A couple of decades ago, I stood along the side of a busy highway for an hour a couple of Sunday afternoons holding a sign that read “Abortion Kills Children”, along with about 75 others. Some honked as they drove by in a gesture of solidarity with those of us in the life chain. Others gave us the middle-finger salute, or shared their feelings with us via curse words yelled out their car windows. In the end, I wasn’t convinced that our well-meaning silent protest would change anyone’s mind, though I do remember praying that maybe the messages on our signs catch the attention of a newly-pregnant teen and cause her to rethink her plans to abort her baby.
Eventually, I shifted from sign-holding to other forms of pro-life activism that included writing/calling legislators and becoming a foster parent for a steady stream of newborns awaiting adoption. Though I continue to maintain my steadfast belief that a new human life begins at the moment of conception, I also realize that issue is far more complex than the simple words the two-dimensional cardboard sign I once carried.
Ellen Painter Dollar’s book, No Easy Choice: A Story Of Disability, Parenthood, and Faith In An Age Of Advanced Reproduction (Westminister John Knox, 2012) is a primer on just how complicated the issue can be. Dollar has a genetic condition called Osteogensis Imperfecta (OI), commonly known as brittle bone disease. After she married, she and her husband longed to start a family; a holy, God=given desire . The couple had to process their concerns about passing OI on to a child, as well as Dollar’s physical limitations. They took a leap of faith – and baby Leah was born with OI.
The couple learned that assisted reproduction (a combination of in-vitro fertilization followed by pre-implantation genetic diagnosis, or PGD) could significantly reduce their chances of giving birth to another OI child. She writes, “There are reasons why parents wish and hope and pray for healthy babies, and those reasons go beyond cultural biases toward achievement and health. Quite simply, it is hard to care for a fragile child, a child for whom the most routine activities – walking in socks on a bare floor, speeding up to keep up with her class in the school hallway – are dangerous.”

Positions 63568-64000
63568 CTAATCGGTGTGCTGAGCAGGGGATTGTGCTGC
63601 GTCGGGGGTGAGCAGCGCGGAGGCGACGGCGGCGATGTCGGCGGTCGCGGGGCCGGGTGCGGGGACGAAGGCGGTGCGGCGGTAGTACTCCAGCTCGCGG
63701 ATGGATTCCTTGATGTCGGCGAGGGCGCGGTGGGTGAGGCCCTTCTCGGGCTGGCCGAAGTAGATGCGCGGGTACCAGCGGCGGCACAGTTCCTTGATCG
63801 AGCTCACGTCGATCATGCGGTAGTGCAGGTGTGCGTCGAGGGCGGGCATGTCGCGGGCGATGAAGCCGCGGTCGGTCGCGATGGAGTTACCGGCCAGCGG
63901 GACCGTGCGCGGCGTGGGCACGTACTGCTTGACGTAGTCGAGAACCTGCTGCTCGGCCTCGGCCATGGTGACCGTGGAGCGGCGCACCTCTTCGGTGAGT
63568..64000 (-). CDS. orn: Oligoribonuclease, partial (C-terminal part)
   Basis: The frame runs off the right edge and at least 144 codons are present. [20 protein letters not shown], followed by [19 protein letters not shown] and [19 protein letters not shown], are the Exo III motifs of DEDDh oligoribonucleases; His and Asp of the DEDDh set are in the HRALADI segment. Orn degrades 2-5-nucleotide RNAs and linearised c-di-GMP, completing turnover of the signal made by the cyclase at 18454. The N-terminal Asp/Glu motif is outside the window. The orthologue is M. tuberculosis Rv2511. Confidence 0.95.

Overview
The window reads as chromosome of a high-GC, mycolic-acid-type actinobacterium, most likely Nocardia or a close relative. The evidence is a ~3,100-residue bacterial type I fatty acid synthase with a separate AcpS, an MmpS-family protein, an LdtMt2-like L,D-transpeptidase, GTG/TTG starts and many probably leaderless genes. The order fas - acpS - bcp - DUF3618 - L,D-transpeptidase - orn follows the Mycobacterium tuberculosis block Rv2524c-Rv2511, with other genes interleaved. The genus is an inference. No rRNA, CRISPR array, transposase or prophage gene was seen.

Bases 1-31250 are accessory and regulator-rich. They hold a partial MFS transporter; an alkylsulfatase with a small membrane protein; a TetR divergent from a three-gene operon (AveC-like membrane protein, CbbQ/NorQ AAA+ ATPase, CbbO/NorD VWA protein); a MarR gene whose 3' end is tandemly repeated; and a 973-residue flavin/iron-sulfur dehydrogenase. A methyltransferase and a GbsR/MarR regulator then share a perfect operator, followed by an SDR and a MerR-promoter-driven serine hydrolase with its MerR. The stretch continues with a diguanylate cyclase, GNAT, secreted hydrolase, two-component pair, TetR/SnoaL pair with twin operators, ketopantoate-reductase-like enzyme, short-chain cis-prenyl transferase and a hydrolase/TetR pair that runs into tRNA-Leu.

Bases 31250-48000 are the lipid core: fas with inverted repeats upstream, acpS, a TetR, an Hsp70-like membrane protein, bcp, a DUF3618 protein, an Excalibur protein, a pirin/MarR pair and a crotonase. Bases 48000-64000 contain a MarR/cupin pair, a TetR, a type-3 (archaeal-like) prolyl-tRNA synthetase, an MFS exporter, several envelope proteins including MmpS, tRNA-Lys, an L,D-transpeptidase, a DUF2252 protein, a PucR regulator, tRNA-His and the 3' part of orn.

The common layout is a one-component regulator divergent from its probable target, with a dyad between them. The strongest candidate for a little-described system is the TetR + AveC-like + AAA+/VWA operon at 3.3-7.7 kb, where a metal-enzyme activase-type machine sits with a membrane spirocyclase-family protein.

As the couple wrestled with their decision about how they’d expand their family, they spoke with everyone from medical experts to philosphers, friends, family and theologians. “Daniel and I met with the rector of our Episcopal church. He declined to make a clear judgement about whether PGD was ethical for us, but he did caution us to avoid the pitfall of thinking that something is morally wrong just because it is not ‘natural’. Medical technology allows us to overcome many ‘natural diseases and injuries that killed people in generations past.”
No Easy Choice is part memoir, part summary of current medical and ethical discussion on the subject of assisted reproduction, and part “wrestling with angels” meditation on the vocation of parenthood. Dollar endeavors to present all sides of the issues raised by her family’s decision-making process in a transparent, fair and reasoned manner. I read the book as an interested lay person, not a bioethics expert, and was grateful to have Dollar guide me through the maze of questions raised by reproductive technology like PCD.
I am certain Dollar and her husband did not make their choices lightly. I am also certain that some of their choices would not have been mine.
I first got to know Dollar when she was writing for Christianity Today’s her.meneutithcs blog, and respect her as a Christian, author and friend. Her desire to give the best of herself to her children is one which every parent can affirm. That said, I believe that No Easy Choice is a valuable read for those who are trying to make sense of the brave new world of repro tech. We live in an era that demands a clearer, more informed response from us than holding up a cardboard sign on a busy highway.